As noted in last Thursday's blog, Kyoto does not have proper bike lanes that are completely separated from either pedestrian or automobile traffic.
However, the city does have a handful of lanes that are pleasant enough and functional.
Here are the three Best Bike Lanes in Kyoto in 2013.
3. Bronze Medal - Takeda Kaido in Deep Deep South Kyoto
In far deep south Kyoto is this short, attractive bicycle lane. Pictured above right, it is south of Jujo (10th street) - Kawaramachi, goes under a highway ramp, and is just a bit west of the Kamo River. We're not sure who would use it - or why it was necessary (there is almost no pedestrian or bicycle traffic on the wide sidewalk) - but is a step in the right direction. It is separated from pedestrian traffic by a low row of bushes - plants! - and on from the street by a low curb. Both the landscaping and signage are tatstefully done.
2. Silver Medal - Kujo Dori
It was a toss up between Kujo Dori (9th Street) and the Bronze medalist noted above. The reason we give Kujo the silver medal is that this lane is used since it is in a densely populated area.
The lane runs along Kujo in the heart of south Kyoto, from Takeda to Kawaramachi, which is not far from Toji Temple.
It has to be one of the first, if not the first, bike lanes in Kyoto. The signs are cheesy and evocative of a 1970s era city planner's idea of chic.
The paving is uneven, and the lane is not long - but you ride in a mostly separated lane while pedestrians generally keep to their part of the sidewalk.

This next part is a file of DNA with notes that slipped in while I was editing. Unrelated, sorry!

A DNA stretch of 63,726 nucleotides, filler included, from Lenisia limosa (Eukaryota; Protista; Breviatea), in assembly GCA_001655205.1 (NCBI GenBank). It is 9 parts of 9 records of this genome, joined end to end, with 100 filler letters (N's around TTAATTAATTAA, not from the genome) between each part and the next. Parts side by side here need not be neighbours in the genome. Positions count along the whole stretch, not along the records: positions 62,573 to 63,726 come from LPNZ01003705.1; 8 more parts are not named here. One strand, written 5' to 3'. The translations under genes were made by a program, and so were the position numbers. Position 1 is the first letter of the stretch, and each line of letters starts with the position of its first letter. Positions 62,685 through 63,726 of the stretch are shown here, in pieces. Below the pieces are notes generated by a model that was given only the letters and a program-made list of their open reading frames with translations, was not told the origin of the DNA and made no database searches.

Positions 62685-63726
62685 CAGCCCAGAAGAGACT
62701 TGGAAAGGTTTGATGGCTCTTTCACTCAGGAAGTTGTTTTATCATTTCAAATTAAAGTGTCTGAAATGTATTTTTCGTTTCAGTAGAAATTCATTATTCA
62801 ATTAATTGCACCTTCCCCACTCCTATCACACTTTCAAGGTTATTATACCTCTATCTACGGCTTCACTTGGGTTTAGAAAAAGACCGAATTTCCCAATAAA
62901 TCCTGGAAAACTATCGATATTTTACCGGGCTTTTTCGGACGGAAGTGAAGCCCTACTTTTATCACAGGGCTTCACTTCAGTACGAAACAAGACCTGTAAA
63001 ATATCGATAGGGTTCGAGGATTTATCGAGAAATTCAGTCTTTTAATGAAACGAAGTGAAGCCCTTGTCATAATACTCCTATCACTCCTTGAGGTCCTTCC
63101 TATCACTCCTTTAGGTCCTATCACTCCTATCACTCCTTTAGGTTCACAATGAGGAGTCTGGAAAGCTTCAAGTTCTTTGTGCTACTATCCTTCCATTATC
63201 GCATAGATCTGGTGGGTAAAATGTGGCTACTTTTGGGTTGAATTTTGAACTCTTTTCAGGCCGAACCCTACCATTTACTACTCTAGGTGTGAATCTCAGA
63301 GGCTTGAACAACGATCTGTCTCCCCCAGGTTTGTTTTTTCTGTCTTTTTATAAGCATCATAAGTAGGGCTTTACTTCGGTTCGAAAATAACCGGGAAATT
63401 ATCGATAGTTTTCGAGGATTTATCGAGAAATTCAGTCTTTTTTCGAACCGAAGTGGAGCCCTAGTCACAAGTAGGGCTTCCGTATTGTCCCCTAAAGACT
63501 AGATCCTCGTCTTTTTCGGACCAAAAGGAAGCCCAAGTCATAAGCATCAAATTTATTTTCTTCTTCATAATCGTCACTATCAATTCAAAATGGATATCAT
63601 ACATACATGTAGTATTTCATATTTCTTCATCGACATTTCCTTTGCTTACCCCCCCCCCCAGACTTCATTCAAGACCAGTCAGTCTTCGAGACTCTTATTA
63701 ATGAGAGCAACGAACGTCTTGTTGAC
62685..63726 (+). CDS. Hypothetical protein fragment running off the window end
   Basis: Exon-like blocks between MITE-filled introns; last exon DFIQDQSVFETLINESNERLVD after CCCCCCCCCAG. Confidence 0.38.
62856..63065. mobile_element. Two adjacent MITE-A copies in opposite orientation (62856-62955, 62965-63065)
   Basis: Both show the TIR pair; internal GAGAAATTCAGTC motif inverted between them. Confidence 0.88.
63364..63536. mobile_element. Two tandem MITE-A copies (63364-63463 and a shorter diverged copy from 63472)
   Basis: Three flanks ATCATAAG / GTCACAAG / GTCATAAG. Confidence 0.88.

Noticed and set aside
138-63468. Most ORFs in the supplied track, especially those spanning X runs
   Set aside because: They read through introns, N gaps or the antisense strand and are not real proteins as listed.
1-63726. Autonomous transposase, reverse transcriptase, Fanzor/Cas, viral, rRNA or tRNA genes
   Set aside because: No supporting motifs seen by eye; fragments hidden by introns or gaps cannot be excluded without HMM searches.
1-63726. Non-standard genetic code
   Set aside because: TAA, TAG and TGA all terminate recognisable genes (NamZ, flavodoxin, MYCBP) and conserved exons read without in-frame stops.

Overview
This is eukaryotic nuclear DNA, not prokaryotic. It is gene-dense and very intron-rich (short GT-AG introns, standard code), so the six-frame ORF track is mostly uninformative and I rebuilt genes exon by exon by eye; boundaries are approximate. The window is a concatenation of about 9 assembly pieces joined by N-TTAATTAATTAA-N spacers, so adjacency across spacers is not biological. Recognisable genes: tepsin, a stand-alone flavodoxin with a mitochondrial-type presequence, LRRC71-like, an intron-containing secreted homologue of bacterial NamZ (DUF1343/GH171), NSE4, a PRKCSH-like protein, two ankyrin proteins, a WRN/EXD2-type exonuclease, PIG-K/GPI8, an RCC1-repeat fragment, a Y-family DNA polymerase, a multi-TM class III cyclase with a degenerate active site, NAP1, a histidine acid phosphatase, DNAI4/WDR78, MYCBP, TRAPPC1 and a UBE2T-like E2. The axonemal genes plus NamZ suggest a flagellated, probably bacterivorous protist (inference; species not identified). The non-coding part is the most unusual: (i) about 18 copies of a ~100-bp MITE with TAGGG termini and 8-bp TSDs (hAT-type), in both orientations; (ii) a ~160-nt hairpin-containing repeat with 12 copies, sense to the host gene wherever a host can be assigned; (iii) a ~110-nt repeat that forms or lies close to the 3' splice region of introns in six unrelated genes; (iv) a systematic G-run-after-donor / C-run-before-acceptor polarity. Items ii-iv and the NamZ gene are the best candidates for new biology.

Not bad at all.
Drum roll, please. It is time for the 2013 CycleKyoto.com award for the Best Bicycle Lane in Kyoto. And the winner is, for the second year in a row:
1. Gold Medal - Gojo Dori
On the sidewalks of one the city's major boulevards is a decent bike lane. Pictured below right, the Gojo Bike Lane runs on both sides of the street (north and south) from the Kamo River until Horikawa. The Gojo bicycle lanes opened in March of 2011.
It has clear, well-spaced signage and the pavement also indicates whether you are in the bike lane or pedestrian area. In places, though, the lane is broken up by pedestrian overpasses - bridges to the other side of the street - and in other places there are long gaps in the quasi-barrier, so pedestrians do wander into the bike lane.
Special Mention - Karasuma Dori between Marutmachi and Shijo (and ultimately Kyoto Station)
Kyoto recently created a new bike "lane" along a stretch of Karasuma Street. It runs on both sides of the street from Marutamachi, at the corner of the Imperial Palace, down to Shijo Street.
In addition, according to a city handout, the lane will ultimately stretch south from there to Gojo, Shichijo, all the way to Kyoto Station at Shiokoji Street Lanes are on both sides of the street. Each is an umber colored space painted onto the road, unfenced, and 2.5 meters wide.
We remain hopeful.